going to see me for me and fall in love with me? The real me.” I

  wanted to smack myself. Why was it so important that I find what

  Nat and Alec had anyway? My heart clenched a bit in my chest. I

  tried to ignore the pain. I mean, it could be heartburn or something,

  right? It just sucked, and honestly, after all the paparazzi stopped

  stalking my every waking move, and after Alec left for L.A… I was

  kind of, lonely. Shit. I was a freaking girl.

  Nat was silent. She bit her lip, sniffling still. “Demetri,

  nobody’s going to fall in love with you.”

  My heart pounded loudly in my chest as the truth of her

  words hit home. I opened my mouth to speak, but she kept talking.

  “Not until you learn to love yourself. Not until you learn to

  forgive. You can’t ask someone to love you when you still don’t

  even love yourself.”

  Natalee Murray, ladies and gentleman. Wisest woman in the

  world. “You sure you’re only eighteen?”

  “Going on ninety,” she joked and punched me in the arm.

  “Seriously, Demetri. Maybe you’re right. Maybe it’s good you’re

  staying back here this summer. I think it will be good for you to just

  lay low. Besides, Mom said that you still had some things to work

  through with her rehab program.”

  Nat’s mom was one of the best addiction counselors on the

  west coast. How fortunate for me that she lived in the most boring

  place in the world. Also known as the taffy capital of the universe.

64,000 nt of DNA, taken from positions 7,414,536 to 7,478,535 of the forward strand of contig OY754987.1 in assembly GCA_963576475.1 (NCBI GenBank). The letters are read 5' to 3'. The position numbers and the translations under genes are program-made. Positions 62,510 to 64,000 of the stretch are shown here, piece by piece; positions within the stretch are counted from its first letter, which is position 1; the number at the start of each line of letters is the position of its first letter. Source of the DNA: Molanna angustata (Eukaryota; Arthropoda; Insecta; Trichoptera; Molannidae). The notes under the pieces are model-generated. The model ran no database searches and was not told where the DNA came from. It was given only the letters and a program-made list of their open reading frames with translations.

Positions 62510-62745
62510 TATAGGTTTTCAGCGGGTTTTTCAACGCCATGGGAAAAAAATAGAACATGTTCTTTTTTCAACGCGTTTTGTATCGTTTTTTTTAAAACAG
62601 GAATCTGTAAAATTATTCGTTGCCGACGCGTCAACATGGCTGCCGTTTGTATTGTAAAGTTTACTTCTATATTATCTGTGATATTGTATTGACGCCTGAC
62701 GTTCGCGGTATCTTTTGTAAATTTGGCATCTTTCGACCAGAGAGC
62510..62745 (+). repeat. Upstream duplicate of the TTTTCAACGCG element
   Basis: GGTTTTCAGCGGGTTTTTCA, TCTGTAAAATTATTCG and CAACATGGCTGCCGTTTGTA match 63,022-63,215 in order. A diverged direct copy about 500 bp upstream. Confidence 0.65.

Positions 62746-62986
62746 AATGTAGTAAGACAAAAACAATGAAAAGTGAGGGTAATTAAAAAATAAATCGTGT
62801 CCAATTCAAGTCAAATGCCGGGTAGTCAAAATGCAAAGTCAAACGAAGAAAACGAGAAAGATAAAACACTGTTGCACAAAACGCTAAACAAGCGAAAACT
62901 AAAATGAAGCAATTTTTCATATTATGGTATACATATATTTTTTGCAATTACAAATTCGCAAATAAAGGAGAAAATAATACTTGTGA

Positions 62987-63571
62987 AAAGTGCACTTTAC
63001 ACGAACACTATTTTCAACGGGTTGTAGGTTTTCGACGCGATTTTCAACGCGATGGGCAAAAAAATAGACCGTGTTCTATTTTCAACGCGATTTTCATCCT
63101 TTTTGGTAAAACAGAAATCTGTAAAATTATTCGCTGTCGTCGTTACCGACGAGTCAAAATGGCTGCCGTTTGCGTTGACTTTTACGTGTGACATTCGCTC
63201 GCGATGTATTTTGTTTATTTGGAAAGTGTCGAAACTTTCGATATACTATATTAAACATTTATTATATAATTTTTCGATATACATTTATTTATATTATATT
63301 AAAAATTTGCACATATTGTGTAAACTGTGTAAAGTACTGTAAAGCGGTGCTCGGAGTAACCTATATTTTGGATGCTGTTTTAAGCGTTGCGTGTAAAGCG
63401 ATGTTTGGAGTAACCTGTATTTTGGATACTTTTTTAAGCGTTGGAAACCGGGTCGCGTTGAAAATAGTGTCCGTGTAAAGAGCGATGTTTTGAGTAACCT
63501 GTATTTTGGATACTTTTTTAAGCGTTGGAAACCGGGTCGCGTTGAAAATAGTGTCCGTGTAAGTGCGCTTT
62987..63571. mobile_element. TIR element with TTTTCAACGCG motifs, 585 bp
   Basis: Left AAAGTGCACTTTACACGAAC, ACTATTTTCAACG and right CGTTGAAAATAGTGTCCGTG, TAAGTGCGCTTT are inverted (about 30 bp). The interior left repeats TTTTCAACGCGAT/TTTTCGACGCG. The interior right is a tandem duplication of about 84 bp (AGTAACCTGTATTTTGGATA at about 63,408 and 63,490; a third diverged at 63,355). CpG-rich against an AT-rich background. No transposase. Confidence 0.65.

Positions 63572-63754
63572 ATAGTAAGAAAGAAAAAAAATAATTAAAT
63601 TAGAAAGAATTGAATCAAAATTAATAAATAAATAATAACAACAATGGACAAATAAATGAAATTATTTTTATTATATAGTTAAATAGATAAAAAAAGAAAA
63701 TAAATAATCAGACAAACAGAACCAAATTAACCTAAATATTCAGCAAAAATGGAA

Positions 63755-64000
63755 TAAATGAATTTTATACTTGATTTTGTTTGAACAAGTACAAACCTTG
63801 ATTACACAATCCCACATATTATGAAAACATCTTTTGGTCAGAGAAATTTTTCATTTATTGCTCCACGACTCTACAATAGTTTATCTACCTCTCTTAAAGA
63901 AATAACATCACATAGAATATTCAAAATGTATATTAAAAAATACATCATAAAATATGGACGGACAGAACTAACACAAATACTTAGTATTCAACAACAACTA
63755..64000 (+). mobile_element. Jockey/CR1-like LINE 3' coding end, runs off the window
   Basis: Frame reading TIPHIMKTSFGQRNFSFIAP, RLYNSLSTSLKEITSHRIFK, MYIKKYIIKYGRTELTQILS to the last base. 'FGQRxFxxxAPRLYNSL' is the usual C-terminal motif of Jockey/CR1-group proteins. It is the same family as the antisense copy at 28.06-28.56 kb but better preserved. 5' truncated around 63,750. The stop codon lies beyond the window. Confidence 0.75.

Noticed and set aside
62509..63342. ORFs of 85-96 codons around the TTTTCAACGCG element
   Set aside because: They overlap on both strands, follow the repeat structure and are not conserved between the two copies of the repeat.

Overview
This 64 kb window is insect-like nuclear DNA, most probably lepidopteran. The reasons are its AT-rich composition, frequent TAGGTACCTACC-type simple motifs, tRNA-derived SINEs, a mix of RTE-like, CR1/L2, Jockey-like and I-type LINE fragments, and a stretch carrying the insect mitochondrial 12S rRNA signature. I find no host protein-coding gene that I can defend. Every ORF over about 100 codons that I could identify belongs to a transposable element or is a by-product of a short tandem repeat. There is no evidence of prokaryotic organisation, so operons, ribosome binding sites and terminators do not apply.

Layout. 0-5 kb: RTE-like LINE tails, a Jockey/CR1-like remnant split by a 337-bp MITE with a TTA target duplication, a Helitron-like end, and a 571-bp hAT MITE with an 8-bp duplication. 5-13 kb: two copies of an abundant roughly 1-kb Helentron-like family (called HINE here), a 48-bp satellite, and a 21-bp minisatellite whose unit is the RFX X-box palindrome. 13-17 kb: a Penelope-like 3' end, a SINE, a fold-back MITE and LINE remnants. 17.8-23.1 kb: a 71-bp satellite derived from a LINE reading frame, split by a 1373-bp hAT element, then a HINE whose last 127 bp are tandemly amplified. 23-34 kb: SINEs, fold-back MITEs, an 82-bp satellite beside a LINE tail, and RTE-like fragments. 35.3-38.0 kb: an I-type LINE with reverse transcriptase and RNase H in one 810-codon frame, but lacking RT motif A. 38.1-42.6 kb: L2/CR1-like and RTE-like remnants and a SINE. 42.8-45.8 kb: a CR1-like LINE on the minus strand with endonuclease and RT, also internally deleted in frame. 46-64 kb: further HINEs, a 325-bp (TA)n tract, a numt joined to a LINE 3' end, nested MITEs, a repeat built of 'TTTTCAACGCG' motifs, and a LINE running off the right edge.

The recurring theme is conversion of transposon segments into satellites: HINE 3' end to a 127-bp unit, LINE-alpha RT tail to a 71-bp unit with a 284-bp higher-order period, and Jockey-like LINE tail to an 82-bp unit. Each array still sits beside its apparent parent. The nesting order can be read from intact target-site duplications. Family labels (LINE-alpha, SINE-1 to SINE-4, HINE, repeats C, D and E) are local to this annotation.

I groaned. “I’m going to be bored out of my mind.”

  “You have Bob!” she said enthusiastically, pointing at my

  security guard and, sadly, one of my only friends if you didn’t

  count Nat or Alec. And again, the loneliness reared its ugly head.

  “He’s bald and watches American Idol to fill the void that

  killing too many people has put in his life.”

  “Heard that,” Bob mumbled from the corner.

  “Wasn’t whispering!” I shouted.

  Bob cleared his throat.

  “Sorry, Bob,” we said in unison.

  Ever since the accident, the media had been relentless, so

  Bob was the only relationship I was in. Sadly, I looked forward to

  seeing his ugly mug every day. Of course, it may have to do with

  the fact that he made coffee every morning.

  One would think that after the accident things would have

  died down. Instead, not a day went by that I didn’t see some new

  story about myself on the news. That’s always fun, seeing ugly

  pictures of myself with headlines above them saying I’m on drugs.

  It’s a real self-esteem booster. I groaned into my hands.

  “You’ll be fine, Demetri. I promise.”

  “What am I going to do?” I whined.

  Nat laughed. “Why don’t you work?”

  “I work.”

  “You’ve been sitting on your butt ever since the accident.

  You haven’t even written one song — not even a jingle. Why don’t

  you get a job?”

  Bob laughed from the corner.

  I narrowed my eyes at him and pointed harshly before

  turning back to Nat. “Sorry, babe I don’t know the meaning of the


  “You put in hours, make money, pay bills.”